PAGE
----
Gastric Bypass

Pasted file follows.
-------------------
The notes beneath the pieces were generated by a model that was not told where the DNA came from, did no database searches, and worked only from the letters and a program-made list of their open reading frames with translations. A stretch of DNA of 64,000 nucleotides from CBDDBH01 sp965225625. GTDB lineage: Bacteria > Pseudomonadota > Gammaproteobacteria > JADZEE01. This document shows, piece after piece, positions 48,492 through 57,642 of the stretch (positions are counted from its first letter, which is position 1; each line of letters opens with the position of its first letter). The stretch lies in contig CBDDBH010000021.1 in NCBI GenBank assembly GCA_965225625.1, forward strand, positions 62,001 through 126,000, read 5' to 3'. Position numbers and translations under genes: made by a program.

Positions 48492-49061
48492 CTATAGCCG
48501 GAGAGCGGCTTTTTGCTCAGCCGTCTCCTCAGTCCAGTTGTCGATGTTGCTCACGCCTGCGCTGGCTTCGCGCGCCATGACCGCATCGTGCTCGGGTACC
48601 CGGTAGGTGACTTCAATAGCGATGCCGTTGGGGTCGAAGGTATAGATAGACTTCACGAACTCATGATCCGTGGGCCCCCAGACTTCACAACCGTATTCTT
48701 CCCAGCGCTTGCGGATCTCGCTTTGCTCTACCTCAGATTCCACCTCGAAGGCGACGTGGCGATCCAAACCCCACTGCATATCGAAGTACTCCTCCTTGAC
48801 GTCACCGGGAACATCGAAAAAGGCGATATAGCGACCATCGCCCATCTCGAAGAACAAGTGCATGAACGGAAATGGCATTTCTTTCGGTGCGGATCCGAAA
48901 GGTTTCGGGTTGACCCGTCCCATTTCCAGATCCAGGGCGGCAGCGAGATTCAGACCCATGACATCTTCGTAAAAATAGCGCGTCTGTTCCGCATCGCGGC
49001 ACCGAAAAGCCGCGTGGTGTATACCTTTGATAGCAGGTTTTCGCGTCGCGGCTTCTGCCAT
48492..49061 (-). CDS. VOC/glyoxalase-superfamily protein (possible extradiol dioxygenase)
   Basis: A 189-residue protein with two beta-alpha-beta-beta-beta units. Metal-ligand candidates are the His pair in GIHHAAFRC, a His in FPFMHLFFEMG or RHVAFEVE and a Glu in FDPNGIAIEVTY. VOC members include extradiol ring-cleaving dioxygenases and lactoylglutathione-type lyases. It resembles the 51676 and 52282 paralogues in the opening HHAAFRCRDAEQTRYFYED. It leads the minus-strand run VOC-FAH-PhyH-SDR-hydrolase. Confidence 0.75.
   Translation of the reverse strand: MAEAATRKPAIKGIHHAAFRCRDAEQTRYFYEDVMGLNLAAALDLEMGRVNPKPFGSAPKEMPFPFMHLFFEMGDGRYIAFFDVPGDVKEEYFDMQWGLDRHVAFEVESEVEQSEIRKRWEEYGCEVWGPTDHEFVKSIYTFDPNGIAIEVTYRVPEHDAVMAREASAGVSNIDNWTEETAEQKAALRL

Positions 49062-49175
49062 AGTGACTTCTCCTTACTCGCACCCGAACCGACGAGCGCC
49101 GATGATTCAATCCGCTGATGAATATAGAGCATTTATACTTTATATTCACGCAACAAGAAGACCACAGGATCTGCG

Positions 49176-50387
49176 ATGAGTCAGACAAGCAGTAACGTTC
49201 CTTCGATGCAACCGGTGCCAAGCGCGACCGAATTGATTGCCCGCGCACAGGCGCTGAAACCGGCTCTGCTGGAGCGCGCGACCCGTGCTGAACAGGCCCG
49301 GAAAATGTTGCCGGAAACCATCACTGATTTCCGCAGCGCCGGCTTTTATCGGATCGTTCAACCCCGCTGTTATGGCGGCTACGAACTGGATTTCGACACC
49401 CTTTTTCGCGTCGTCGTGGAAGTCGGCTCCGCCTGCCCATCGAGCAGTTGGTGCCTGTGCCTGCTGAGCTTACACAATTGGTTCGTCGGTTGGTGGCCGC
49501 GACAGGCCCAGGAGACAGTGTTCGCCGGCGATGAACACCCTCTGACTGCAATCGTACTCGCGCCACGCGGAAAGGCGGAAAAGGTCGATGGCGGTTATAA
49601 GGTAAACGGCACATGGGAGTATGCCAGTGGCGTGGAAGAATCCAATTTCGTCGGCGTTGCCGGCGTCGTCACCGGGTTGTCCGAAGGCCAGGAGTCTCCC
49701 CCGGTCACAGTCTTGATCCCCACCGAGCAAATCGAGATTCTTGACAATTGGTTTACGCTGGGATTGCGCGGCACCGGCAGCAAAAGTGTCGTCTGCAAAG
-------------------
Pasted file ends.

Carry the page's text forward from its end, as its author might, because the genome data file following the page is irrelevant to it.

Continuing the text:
By gastric bypass, the surgeon creates a small stomach pocket (20-30 ml). The pocket acts as a small conduit between the esophagus and the intestine. When one is reoperated, it is relatively crowded in the connection between the small stomach pocket and the intestine. Gradually, this expands and makes it easier to increase the size of portions. One of the reasons why the portions are so small the first time after the gastric bypass is that the intestines must adapt to the calorie supply directly to the intestinal lining. If you eat too fast, too much or for energy-dense foods (fats and sugars), it will result in so-called dumping. Dumping is a physiological phenomenon in which liquids are drawn from the blood path to the intestines to separate food with excessive energy densities. Dumping occurs at approx. 75% of all patients who have been executed gastric bypass, but are declining with time. Another reason why you reduce the size of the portions after the gastric bypass, is that the signaling system for hunger and saturating changes. This can give a reduced appetite so that one has to remind himself to eat. The taste can also change, making altered taste preferences. One can, for example, be less light on fatty foods and more sensitive to matlukt. The amount of calories that can be taken up becomes somewhat smaller, especially after fat meals.  The stool will then be light, odorous and difficult to flush down. The fact that your body takes up less energy (calories) is not however the biggest reason you lose weight. The intestines have large reserve capacities, and the bulk of the calories will be absorbed further down the intestines.  

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